* a. One of the initial decision points is identifying what is known as the critical date or dates. The ICJ, in its Pedra Branca/Pulau Batu Puteh judgment, stated:
32. The Court recalls that, in the context of a dispute related to sovereignty over land such as the present one, the date upon which the dispute crystallized is of significance. Its significance lies in distinguishing between those acts which should be taken into consideration for the purpose of establishing or ascertaining sovereignty and those acts occurring after such date, which are in general meaningless for that purpose, having been carried out by a State which, already having claims to assert in a legal dispute, could have taken those actions strictly with the aim of buttressing those claims (Territorial and Maritime Dispute between Nicaragua and Honduras in the Caribbean Sea (Nicaragua v. Honduras), Judgment, I.C.J. Reports 2007, pp. 697-698, para. 117). As the Court explained in the Indonesia/Malaysia case, it cannot take into consideration acts having taken place after the date on which the dispute between the Parties crystallized unless such acts are a normal continuation of prior acts and are not undertaken for the purpose of improving the legal position of the Party which relies on them (Sovereignty over Pulau Ligitan and Pulau Sipadan (Indonesia/Malaysia), Judgment, I.C.J. Reports 2002, p. 682, para. 135).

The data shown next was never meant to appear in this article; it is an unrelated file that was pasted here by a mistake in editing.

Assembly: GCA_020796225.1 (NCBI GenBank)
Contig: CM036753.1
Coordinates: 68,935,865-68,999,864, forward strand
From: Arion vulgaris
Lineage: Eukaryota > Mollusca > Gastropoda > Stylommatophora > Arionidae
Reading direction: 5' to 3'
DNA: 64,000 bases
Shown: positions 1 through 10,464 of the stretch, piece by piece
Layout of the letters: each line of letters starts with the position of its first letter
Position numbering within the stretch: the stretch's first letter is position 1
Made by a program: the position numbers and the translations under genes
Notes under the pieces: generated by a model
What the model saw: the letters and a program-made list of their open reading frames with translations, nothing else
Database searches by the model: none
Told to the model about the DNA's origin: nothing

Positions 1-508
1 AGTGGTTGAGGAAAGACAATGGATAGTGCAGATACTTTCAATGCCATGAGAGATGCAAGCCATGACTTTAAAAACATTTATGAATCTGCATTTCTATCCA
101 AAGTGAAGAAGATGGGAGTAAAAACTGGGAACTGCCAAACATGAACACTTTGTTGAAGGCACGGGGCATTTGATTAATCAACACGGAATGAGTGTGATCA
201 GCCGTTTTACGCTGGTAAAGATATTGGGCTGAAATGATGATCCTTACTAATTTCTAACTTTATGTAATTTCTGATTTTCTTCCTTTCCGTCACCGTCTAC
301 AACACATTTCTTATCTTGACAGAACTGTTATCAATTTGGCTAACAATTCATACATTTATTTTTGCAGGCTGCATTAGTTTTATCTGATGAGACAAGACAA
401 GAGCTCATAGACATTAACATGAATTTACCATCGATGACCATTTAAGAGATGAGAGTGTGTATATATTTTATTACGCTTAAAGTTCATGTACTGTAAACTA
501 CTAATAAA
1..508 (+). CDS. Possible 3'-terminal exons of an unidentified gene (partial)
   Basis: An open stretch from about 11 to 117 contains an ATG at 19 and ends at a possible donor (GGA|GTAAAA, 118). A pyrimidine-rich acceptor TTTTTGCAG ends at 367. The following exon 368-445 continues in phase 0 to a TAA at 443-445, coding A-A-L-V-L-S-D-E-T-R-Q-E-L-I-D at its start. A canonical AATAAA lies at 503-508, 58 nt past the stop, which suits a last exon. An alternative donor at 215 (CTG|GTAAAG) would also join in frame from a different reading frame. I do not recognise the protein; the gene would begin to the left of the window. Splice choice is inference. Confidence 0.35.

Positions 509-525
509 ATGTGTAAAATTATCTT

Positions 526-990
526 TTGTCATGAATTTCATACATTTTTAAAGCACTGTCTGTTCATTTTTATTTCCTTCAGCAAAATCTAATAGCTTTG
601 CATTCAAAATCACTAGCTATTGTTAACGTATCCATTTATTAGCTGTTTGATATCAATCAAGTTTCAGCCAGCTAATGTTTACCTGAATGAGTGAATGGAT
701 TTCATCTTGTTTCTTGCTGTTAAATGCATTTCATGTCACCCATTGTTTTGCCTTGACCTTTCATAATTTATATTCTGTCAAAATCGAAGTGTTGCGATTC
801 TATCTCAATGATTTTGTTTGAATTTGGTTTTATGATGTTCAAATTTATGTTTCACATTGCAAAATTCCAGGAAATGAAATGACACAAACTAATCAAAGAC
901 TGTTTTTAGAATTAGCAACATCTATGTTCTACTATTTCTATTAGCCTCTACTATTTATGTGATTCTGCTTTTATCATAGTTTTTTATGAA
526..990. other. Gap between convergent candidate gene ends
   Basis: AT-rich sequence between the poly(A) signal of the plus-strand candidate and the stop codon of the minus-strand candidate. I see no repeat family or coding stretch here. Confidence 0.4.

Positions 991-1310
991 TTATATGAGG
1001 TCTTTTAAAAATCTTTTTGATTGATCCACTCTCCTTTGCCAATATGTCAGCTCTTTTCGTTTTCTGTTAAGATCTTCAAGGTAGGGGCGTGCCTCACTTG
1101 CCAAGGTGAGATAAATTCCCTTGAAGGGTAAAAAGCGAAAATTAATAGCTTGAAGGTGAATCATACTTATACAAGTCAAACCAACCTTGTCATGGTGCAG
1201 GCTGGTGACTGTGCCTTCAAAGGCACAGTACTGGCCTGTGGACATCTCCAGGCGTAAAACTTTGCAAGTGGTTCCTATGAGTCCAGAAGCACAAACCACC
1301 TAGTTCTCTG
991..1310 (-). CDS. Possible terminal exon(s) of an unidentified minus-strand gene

* b. On the issue of the burden of proof, the ICJ in its Pedra Branca/Pulau Batu Puteh judgment stated: